Linked by Thom Holwerda on Tue 2nd Feb 2010 23:25 UTC, submitted by Chicken Blood
Apple The beauty of the internet is such that every opinion has become worthless; this goes doubly so for those with publish buttons on (relatively, we're humble) major websites. For every opinion, there's a matching counter-opinion, and that's great. Yesterday, we linked to an article by Mark Pilgrim about tinkerers and the iPad, and of course, someone was bound to disagree with that one.
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RE: Now that's Sniveling!
by nt_jerkface on Wed 3rd Feb 2010 00:44 UTC in reply to "Now that's Sniveling! "
nt_jerkface
Member since:
2009-08-26

No he is pointing out that there are plenty of gadgets to tinker with.

There are in fact far more computing devices to tinker with than there were in the 80's. So this idea that Apple is starting a war against tinkerers is just plain silly.

You can get a tablet pc that runs Linux. You can get a toy robot that runs Linux. Apple computers have always been locked up, I barely learned anything with them as a kid. I learned far more taking my pc apart and making custom autoexec.bat and config.sys files so my games would work.

Kids have all kinds of options these days to learn how computers work. Most don't care just as most adults don't care. Some people seem to have a hard time with this reality.

Reply Parent Score: 3

Thom_Holwerda Member since:
2005-06-29

And you seem to have a hard time with the reality that we are NOT talking about now, but about the future. A lot of people - me included - fear where this is going to, not where it is now.

Reply Parent Score: 5

nt_jerkface Member since:
2009-08-26

Hmmm I kind remember the title being Apple has declared war on tinkerers, not will declare war in the future.

I don't see why people should be upset with this anymore than with a game console. It isn't making standard computers disappear.

What I see are a bunch of people that are upset that Apple isn't catering to them. Too bad.

Apple has never been about tinkering anyways. They don't even want you replacing the hard drive on the iMAC. They expect you to lug the thing down to the genius bar. This is what happens when you buy Apple, nothing new.

Reply Parent Score: 3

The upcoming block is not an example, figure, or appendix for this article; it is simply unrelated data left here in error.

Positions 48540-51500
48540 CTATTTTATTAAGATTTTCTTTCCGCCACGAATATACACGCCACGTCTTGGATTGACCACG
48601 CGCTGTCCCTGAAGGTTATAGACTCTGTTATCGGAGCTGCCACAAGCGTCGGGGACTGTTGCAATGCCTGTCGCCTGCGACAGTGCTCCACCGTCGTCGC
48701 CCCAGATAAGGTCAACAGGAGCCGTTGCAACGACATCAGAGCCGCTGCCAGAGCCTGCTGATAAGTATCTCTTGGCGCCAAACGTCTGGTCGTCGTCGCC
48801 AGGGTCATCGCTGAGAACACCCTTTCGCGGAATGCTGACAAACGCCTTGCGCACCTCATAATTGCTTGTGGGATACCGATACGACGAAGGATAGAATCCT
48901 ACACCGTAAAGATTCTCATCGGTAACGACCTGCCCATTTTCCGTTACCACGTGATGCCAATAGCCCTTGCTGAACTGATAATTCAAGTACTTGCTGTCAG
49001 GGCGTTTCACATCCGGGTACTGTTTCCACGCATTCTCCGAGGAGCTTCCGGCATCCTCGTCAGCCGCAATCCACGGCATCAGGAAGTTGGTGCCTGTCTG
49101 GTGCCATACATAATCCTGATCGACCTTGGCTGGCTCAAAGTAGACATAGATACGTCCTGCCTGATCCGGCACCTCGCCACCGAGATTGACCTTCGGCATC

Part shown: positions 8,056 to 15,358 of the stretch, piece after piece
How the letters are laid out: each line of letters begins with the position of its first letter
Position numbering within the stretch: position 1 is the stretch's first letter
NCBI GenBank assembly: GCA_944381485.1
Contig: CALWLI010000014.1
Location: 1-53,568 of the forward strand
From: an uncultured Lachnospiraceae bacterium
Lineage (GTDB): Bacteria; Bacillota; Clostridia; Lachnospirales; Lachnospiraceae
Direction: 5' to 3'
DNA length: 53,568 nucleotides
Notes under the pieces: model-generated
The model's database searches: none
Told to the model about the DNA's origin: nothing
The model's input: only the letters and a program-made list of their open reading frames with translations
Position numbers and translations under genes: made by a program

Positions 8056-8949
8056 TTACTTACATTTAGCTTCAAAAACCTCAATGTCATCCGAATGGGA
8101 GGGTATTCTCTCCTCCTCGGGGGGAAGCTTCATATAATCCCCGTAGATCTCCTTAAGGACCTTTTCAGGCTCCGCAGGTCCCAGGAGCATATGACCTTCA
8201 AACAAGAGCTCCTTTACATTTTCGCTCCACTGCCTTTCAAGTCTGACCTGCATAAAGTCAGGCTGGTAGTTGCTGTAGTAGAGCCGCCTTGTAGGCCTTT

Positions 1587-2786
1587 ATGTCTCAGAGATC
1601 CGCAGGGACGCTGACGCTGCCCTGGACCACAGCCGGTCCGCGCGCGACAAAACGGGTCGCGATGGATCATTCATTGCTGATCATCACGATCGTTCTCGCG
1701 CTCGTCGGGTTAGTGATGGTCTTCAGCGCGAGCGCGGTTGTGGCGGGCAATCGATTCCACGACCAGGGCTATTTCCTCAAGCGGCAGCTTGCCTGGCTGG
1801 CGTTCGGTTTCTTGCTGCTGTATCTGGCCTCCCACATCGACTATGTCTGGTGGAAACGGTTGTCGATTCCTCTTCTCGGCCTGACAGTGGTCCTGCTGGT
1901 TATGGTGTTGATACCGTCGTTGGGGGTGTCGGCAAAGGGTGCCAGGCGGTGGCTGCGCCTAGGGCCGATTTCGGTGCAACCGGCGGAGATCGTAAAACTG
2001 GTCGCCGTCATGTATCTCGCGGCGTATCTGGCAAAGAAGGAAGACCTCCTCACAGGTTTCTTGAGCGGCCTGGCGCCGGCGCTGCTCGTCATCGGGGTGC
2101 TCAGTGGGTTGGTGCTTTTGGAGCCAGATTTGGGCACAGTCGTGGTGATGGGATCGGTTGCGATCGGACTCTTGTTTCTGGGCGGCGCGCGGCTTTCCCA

RE[3]: Now that's Sniveling!
by lemur2 on Wed 3rd Feb 2010 02:30 in reply to "RE[2]: Now that's Sniveling! "
lemur2 Member since:
2007-02-17

And you seem to have a hard time with the reality that we are NOT talking about now, but about the future. A lot of people - me included - fear where this is going to, not where it is now.


Spot on, Thom. As you say, the enlightening quote is the one you pointed out regards DVD Jon.

From your introduction:
The quote in Pilgrim's article about DVD Jon really says it all. Which computer did he break into? His own.


My own computer is actually an "upgrade kit". It consisted originally of a motherboard, a CPU, some RAM sticks, a video card, a blank hard disk drive, a CD/DVD burner, and a case and power supply (some of these pieces were purchased seperately). I assembled these components, I turned it on, I set the BIOS to load an OS from a CD as first preference, and I put an Arch Linux install CD in the CD drive. All of the software and data that is now on that system I have added from there, this system has never seen any commercial EULA-restricted software installed on it at any time.

How on earth would I be deemed to have "broken into" my own system that I bought and then tinkered myself?

Yet doubtless this would be the attitude of the Apple's of this world. Control freaks extraordinaire. Anti-freedom in every sense.

The latest push from the control-freak set seems to be to try and subvert HTML5 so that the video codec is h264, not Theora.

http://en.wikipedia.org/wiki/Ogg_controversy
have the potential for universal acceptance, creating a "baseline format" that everyone is both able and permitted to use without restrictions


http://en.wikipedia.org/wiki/Ogg_controversy#Opposition
Nokia's objection seems to be that the open Theora codecs that everyone is indeed "both able and permitted to use without restrictions" is not a proprietary codec! Really!
Among them, Nokia's paper states that "a W3C-led standardization of a 'free' codec, or the active endorsement of proprietary technology such as Ogg … by W3C, is, in our opinion, not helpful." Ogg's codecs are licensed under the BSD open source license, and are therefore not proprietary in any accepted sense of the word.


Well der.

Apple's objection was pure FUD:
Apple Computer have also opposed the inclusion of Ogg formats in the HTML standard on the grounds that H.264 performs better